Metro-East News

State legislators try to push higher education funding forward

Southern Illinois University Edwardsville is one of the state colleges that would benefit if the lawmakers’ funding plan becomes law.
Southern Illinois University Edwardsville is one of the state colleges that would benefit if the lawmakers’ funding plan becomes law. BND file photo

As Gov. Bruce Rauner spoke about putting more money into classrooms in his State of the State address Wednesday, there are efforts within the General Assembly to reinstate higher education funding.

The efforts come as the state operates in its seventh month without a budget.

State Rep. Dwight Kay, R-Glen Carbon, is co-sponsoring legislation that would appropriate $1.68 billion for higher education, and state Sen. Bill Haine, D-Alton, has said he wants college grants for financially needy students funded alongside K-12 education.

Democratic legislators have proposed restoring $721.5 million of higher education funding, which was vetoed in June.

State Rep. Kelly Burke, D-Evergreen Park, filed an amendment that if passed would fund $397 million worth of Monetary Award Program grants, college scholarships for financially-strapped students. Burke is the chairwoman of the House Higher Education Committee.

The legislation also appropriates $274.6 million to the Illinois Community College Board to distribute operating and equalization grants to qualifying public community colleges and City Colleges of Chicago for educational expenses.

Burke’s amendment also proposes setting aside $17.6 million for career and technical education activities through the state community college board.

About $32.3 million would also be set aside for adult education and literacy activities.

Funding for Illinois Community College Board grants, career and technical education, and adult education and literacy programs was part of a larger education appropriation bill vetoed by Rauner.

“We’ve been trying to get seek some feedback, and none has come,” Burke said.

The amounts represent required matching state money for federal higher education funds, Burke said.

The amounts are similar to what was proposed in Rauner’s budget address from February, Burke said.

“We’re trying to get some movement and some relief for these universities in a way close to what the governor proposed,” Burke said in a phone interview.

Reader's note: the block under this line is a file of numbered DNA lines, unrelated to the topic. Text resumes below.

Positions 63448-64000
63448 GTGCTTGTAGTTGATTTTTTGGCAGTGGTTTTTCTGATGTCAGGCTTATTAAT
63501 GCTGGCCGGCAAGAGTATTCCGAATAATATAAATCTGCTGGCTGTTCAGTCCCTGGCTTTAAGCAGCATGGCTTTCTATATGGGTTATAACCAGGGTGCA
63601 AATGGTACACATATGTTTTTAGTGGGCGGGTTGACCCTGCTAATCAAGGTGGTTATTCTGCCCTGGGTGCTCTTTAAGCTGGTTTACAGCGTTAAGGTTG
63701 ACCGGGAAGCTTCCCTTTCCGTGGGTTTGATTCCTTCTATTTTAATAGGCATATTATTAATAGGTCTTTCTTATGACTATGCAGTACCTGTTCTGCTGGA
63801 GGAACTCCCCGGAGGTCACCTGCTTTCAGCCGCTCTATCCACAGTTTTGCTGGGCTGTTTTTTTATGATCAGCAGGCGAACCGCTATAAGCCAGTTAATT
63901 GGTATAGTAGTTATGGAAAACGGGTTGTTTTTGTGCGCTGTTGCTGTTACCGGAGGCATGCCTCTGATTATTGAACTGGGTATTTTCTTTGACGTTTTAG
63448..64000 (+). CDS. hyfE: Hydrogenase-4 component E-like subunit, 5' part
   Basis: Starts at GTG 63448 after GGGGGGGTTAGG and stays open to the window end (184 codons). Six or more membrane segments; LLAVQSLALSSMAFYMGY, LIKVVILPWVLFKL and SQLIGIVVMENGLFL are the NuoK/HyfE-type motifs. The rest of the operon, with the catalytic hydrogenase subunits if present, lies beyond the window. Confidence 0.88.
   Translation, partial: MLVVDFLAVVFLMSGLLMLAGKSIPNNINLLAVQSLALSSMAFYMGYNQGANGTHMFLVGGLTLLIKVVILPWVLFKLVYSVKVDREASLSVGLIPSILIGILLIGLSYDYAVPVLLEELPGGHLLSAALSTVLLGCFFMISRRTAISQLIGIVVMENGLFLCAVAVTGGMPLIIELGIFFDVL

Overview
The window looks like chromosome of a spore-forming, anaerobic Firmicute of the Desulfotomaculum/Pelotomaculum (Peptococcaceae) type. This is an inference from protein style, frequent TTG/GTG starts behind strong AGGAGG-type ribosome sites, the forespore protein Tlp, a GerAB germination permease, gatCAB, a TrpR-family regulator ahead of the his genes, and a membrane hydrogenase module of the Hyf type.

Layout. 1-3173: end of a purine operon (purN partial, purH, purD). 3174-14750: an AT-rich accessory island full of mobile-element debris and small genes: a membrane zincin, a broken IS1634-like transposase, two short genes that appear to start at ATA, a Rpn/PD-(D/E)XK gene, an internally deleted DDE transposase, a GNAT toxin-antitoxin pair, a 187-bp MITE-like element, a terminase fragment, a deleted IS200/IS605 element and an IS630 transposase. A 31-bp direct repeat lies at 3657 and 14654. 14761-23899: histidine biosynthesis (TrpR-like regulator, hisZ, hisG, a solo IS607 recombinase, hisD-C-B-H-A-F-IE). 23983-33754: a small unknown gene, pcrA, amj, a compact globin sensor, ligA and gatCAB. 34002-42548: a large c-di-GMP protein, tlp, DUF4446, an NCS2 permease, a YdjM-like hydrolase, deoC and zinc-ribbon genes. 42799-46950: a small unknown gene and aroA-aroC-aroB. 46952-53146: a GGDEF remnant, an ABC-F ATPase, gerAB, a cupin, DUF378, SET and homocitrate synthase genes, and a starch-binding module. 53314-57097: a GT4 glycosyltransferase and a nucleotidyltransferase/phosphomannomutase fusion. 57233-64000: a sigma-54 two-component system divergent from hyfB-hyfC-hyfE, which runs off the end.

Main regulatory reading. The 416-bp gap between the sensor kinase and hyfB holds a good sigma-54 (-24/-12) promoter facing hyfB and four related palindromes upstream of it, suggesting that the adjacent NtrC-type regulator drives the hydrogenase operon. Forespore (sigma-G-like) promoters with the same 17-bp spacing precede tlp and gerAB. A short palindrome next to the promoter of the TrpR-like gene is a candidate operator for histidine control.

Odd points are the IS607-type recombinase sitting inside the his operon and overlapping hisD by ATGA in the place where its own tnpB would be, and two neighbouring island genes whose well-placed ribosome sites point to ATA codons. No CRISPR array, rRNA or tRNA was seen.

“Our higher education system is dependent on it,” Burke added.

Haine wrote to governor Rauner earlier this month asking that general state aid and mandated categorical payments for school districts be prioritized and not be delayed.

“Balancing the budget on the backs of students is not an option,” Haine wrote. “Education, and the funding it receives, is paramount obligation of the state.”

However, Haine received a response from the governor’s office, which he said he didn’t fully agree with.

Such a move would exacerbate our state’s current cash flow challenges. To protect (general state aid) payments and keep them prioritized, the comptroller will be forced to delay payments elsewhere across the government, putting social services at risk.

Richard A. Goldberg, Gov. Bruce Rauner’s deputy chief of staff for legislative affairs

“Senator, the governor strongly agrees with you and has made clear that GSA funding is his highest priority,” wrote Richard A. Goldberg, the governor’s deputy chief of staff for legislative affairs in a letter obtained by the BND.

“As you may know, there are some members of the General Assembly working with outside interest groups to force additional spending without any way to pay for it,” Goldberg continued.

Goldberg wrote that higher education and MAP funding could add more than a billion dollars in spending obligations to the state without reducing spending elsewhere in government or passing cost-saving reforms.

“Such a move would exacerbate our state’s current cash flow challenges,” Goldberg wrote. “To protect GSA payments and keep them prioritized, the comptroller will be forced to delay payments elsewhere across the government, putting social services at risk.”

Haine said he was disappointed with the response from Rauner’s office, which had no endorsement for funding MAP grants.

“It seems to indicate he’s flatly opposed to doing something positive for MAP funding,” Haine said. “It seems to (imply) the college students will be sacrificed to fund general state aid for K through 12.”

Haine added the state in the past has been able fund both kindergarten through high school education, as well as higher education.

It seems to indicate he’s flatly opposed to doing something positive for MAP funding. It seems to (imply) the college students will be sacrificed to fund general state aid for K through 12.

State Sen. Bill Haine, D-Alton

The Kay-sponsored legislation would fund public universities, community colleges and MAP grants.

“This plan is a compromise in light of the current budget impasse and will provide much needed funding to keep Illinois’ public universities and community colleges open,” Kay said.

The proposal backed by Kay would appropriate $1.68 billion for higher education. Public universities would be funded at 80 percent of their fiscal 2015 funding levels, community colleges at 90 percent of their fiscal 2015 funding levels, and MAP grants will be funded at 100 percent of their fiscal 2015 funding levels.

The appropriations would be effective if the proposed Unbalanced Budget Response Act is approved.

This legislation would provide the governor with additional power to bring expenditures in line with revenue in circumstances when the state is spending beyond its estimated revenue for the 2016 and 2017 fiscal years.

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